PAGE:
When feelings are hurt, it can be challenging to speak up. Here’s how to communicate compassionately, especially when the stakes are high.
Trish Everett is an inner story coach who specializes in helping individuals and couples communicate compassionately and untangle the dynamics that are draining them. She helps them connect more deeply with themselves and others in their lives.
Trish has worked for 18 years helping people to build their personal power. She is now a lecturer of wellness at RMIT university in Melbourne, Australia, and runs her own coaching and education business. She is passionate about exploring the magical space where freedom and connection both live.
I loved interviewing Trish for an episode of Last First Date Radio. We talked about the importance of learning how to communicate compassionately through conflict. Highlights of our conversation below.
Why is talking through conflict important?
It comes down to the feeling of being connected, as communication is the bridge between conflict. Conflict creates a wall, and the bigger the wall, the harder it is to talk about it. People tend to suppress and it festers aon the inside.
Or they rage, and they’re not meeting their partner, but going off on tangents.
You want to connect with your partner.
Imagine a relationship is like a triangle: on one side you have one person, on the other side you have the other person, and on the third side, you have the relationship. When you argue using defensiveness and stonewalling, you are only attending to yourself [and ignoring the other two important parts of the triangle].
When is the best time to talk about the hard things?
The best time is when emotions are not high, and you’re centered and grounded. [When you’re calm,] you won’t be in the fight or flight response.
What are some strategies for being in the right mindset for the conversation?
Anger is all about action and can be helpful to get you to say something, especially if you tend to swallow your words.
It’s important to be aware within yourself to step up and speak honestly with care and respect.
To get into the right mindset, get connected with yourself and get present. Find a way that works for you that you can have on tap. I’m a deep breather, and I need to take a few deep breaths and give it a bit of space.
After the breath, I have the quality of wanting the boundary and the protection, but I’ve lost my sharp tongue for it!
Another way is to get into your body and feel grounded, feeling into your hands.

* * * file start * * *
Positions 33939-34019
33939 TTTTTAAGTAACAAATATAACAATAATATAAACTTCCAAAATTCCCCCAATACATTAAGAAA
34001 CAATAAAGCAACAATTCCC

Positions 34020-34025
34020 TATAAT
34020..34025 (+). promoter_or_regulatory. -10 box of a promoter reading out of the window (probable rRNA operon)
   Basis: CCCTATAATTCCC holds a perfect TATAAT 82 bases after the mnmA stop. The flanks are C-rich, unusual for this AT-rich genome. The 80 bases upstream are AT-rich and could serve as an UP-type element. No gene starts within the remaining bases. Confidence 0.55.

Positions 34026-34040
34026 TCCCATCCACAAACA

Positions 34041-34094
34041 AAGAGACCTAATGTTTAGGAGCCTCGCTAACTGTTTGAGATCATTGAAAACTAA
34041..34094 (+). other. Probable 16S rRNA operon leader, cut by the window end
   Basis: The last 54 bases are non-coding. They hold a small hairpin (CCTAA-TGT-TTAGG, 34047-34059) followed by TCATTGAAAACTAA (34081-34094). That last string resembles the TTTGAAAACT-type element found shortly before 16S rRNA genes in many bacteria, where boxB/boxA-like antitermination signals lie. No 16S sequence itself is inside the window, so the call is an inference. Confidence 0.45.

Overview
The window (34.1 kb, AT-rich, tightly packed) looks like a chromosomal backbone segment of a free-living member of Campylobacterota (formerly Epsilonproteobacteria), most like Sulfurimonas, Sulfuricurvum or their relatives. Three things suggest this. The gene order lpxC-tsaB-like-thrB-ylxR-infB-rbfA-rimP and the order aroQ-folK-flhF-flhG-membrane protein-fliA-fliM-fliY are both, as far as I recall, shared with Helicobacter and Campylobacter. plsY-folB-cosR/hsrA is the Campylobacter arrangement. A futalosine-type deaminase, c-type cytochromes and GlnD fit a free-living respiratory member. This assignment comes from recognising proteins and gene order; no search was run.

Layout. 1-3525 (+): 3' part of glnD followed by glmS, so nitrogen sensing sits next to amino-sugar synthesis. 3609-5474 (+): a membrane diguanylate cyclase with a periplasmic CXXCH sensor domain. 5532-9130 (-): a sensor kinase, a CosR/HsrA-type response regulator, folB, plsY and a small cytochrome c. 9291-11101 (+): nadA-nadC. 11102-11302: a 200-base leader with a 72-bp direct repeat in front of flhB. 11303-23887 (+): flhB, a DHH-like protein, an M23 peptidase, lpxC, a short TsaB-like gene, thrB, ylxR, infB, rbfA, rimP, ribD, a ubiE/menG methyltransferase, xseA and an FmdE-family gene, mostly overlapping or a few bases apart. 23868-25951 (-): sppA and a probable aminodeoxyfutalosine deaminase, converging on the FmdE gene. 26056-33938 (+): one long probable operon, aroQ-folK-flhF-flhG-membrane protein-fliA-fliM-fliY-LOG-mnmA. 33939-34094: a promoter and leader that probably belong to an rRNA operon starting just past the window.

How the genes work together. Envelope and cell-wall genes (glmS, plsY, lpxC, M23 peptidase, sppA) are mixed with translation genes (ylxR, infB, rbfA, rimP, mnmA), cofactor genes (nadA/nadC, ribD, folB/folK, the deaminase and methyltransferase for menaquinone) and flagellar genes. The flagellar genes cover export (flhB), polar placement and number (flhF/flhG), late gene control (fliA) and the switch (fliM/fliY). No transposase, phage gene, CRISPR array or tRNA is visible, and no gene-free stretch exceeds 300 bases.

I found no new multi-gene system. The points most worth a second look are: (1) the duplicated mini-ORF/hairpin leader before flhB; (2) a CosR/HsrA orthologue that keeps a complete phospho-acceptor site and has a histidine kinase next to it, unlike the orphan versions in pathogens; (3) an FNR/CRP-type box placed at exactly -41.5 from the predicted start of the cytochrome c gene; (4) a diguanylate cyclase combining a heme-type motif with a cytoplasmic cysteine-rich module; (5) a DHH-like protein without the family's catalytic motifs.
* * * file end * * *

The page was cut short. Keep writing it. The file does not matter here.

You can also [calm] yourself down by saying, “I’ve got this.”
Practice getting calm before you get to that crazy place, because you won’t have these techniques on tap when you are triggered.
You want to take the edge off, but still have the impetus to connect.
You want to own your stuff and not take on their stuff. This makes conflict a whole different game. They are your feelings and no one else can make you feel anything.
What are some tips for communicating when there is conflict?
Before you say anything, go in with the mindset that ‘I want to listen and I want to be listened to’. That builds trust in the relationship. In that listening space, listen with the energy of curiosity. You want to be able to hear what they say without the inner critic. Listen like a sponge. “Wow, so that’s what’s going on for you!”
Use “I” statements, and own how you feel. [Then, tell your partner] what it is that you’re hearing. If you heard it wrong, you’re opening up the conversation to make sure you’ve got it right.
Until someone feels heard, they will be less willing to hear you.
When you’re talking, do it with the energy of wanting to be honest and compassionate and caring. Speak about what’s alive for you and share a bit of your inner world. That is a gift.
The third part is that these conversations are sacred. Many times, after the conversation, it’s forgotten. Or it’s used as ammunition. These conversations must be honored. Make an effort to remember the conversation and keep the love and respect.
To hear the entire interview, click here.
To listen on iTunes click here.
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Photo: Flickr/Dave McKeague